The first Baroque residence on the Upper Rhine

Rastatt Residential Palace

Retable for a side altar in Rastatt Palace Church. Image: Landesamt für Denkmalpflege Baden-Württemberg, Bernd Hausner
A DEVOUT MARGRAVINE

THE CATHOLIC

Whether Baden or Sachsen-Lauenburg, Ludwig Wilhelm's and Sibylla Augusta's families followed the Catholic faith. Pilgrimages, adoration of the Virgin Mary and church foundations came with the territory; during the Counter-Reformation, being Catholic was also a political statement.

Interior view of Rastatt Palace Church. Image: Landesamt für Denkmalpflege Baden-Württemberg, Bernd Hausner

Rastatt Palace Church.

CATHOLIC SOVEREIGNS

Catholic or Protestant? Most royal houses changed their confession at any given time based on what was most advantageous. The houses of Baden-Baden and Sachsen-Lauenburg converted to Catholicism in the mid-17th century. In times of religious and political conflict, this was how they demonstrated their loyalty to the imperial house. Pilgrimages and adoration of the Virgin Mary were a tradition in both families, but Sibylla Augusta's Bohemian homeland had an especially strong influence on her.

Exterior of the Einsiedeln Chapel in Rastatt. Image: Staatliche Schlösser und Gärten Baden-Württemberg, Arnim Weischer

The Einsiedeln Chapel in Rastatt, built between 1715 and 1717.

PILGRIMAGES

Sibylla Augusta also prayed for the health and survival of her family at various Marian pilgrimages, for example to Waghäusel, Triberg and Maria Bickesheim (now Durmersheim). She visited the Chapel of St. Mary in Einsiedeln, Switzerland eight times. But were her trips fruitful? In 1708, while in Einsiedeln, the previously mute heir to the throne, Ludwig Georg, finally began to speak. Out of gratitude, Sibylla Augusta built the pilgrimage site in her native Schlackenwerth (now Ostrov). In 1715, she built the Einsiedeln Chapel.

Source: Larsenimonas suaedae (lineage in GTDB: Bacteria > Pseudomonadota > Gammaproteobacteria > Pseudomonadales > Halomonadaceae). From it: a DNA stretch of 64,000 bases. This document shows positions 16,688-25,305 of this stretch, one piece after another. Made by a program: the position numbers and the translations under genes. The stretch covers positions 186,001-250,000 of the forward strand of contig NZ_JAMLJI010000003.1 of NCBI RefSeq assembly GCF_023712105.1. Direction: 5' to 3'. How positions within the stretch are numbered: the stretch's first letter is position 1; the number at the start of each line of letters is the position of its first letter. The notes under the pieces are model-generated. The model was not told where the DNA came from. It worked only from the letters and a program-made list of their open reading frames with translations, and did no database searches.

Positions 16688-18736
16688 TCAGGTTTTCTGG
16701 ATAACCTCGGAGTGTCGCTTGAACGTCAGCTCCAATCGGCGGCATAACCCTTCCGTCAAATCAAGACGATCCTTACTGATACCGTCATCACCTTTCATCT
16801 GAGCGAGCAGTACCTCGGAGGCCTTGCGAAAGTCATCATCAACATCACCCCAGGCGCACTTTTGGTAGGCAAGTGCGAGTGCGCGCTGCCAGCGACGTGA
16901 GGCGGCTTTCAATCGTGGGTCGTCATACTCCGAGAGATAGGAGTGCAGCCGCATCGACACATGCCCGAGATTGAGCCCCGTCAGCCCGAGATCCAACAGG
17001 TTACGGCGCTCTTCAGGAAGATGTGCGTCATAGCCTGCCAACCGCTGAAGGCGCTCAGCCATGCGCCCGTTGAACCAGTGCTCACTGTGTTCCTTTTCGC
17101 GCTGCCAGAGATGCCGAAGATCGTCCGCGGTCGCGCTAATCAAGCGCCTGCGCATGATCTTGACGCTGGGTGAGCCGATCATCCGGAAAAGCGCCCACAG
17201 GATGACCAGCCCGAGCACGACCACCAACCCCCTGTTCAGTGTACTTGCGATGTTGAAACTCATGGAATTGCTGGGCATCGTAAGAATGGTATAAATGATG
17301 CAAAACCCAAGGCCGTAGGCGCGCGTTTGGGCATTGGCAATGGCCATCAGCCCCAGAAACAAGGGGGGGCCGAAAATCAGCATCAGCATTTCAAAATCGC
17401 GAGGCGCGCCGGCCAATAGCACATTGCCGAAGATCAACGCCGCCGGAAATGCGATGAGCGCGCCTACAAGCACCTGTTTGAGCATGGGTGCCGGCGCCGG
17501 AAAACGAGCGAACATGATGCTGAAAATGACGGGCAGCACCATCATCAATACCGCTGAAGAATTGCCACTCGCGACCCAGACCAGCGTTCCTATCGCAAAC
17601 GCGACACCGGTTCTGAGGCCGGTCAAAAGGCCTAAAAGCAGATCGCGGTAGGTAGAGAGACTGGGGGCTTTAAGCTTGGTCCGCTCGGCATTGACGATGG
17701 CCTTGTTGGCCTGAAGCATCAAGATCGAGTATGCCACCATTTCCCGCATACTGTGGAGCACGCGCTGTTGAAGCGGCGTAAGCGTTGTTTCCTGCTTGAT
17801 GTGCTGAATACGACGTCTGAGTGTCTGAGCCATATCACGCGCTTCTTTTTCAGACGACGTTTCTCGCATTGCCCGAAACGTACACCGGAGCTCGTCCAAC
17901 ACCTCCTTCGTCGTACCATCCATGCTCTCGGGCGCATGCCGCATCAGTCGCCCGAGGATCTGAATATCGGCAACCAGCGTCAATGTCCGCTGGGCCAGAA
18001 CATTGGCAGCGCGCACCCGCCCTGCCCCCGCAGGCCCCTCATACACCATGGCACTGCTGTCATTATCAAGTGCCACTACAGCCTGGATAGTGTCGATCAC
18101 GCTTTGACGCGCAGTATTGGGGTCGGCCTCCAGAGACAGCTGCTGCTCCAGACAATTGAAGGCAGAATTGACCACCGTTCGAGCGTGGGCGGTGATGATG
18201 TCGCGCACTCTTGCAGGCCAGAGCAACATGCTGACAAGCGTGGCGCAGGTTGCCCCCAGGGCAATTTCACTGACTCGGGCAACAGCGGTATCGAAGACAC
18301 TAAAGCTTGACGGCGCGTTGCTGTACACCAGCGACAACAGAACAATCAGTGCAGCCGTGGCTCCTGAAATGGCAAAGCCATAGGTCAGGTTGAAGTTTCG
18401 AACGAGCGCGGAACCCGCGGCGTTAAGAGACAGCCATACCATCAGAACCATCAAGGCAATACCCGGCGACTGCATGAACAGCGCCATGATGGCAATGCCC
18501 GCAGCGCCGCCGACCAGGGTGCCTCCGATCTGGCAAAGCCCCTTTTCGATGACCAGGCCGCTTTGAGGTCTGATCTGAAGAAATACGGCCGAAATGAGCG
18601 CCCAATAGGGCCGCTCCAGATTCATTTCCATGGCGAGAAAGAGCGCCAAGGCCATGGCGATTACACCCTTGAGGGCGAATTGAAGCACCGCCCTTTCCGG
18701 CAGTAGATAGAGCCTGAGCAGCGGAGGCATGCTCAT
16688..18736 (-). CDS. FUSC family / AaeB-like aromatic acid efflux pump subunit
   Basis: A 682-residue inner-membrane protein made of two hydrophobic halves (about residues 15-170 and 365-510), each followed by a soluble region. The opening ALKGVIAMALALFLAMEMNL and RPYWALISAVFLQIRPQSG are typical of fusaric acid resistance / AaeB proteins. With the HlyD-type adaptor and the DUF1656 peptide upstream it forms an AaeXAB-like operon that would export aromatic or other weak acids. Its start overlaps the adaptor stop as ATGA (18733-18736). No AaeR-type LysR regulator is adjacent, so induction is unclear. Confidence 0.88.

Pendant with portrait of Ludwig Georg, a gift of supplication. Image: Staatliche Schlösser und Gärten Baden-Württemberg, Arnim Weischer
Pendant with portrait of Sibylla Augusta, a gift of supplication. Image: Staatliche Schlösser und Gärten Baden-Württemberg, Arnim Weischer

Sibylla Augusta left behind votive pendants with portraits of herself and Ludwig Georg in the Einsiedeln Chapel.

Interior of the hermitage with the altar depicting the Tomb of Jesus. Image: Staatliche Schlösser und Gärten Baden-Württemberg, Arnim Weischer

Altar with the Tomb of Jesus in the hermitage at Favorite Palace.

SIBYLLA AUGUSTA'S SACRED SITES

Between 1717 and 1723, Sibylla Augusta built several chapels in Rastatt, representing the sacred sites from the life of Jesus. In the cellar of the Einsiedeln Chapel, she installed a simplified replica of the Grotto of the Nativity. The no longer-standing Loretto Chapel represented Mary's home, the Place of Annunciation, the Our Lady of Sorrows Chapel symbolized the site of the Deposition of the Cross. The palace church contained the Holy Stairs from the praetorium of Pontius Pilate and the Favorite Palace hermitage held the Tomb of Jesus.

STRICT JESUIT INFLUENCE

The Jesuits temporarily had a strong influence over Sibylla Augusta. In 1717, a public penitents' procession took place in Rastatt under her leadership. The penitents, which included the margravine, wore crowns of thorns and flagellated themselves. Around 1720, according to one of her contemporaries, Sibylla Augusta had paintings which the Jesuits considered too "naked and provocative" burned. Works by important artists like Dürer, Cranach and Rubens were lost. Actions like these were public confessions of the Catholic faith in accordance with the Counter-Reformation.

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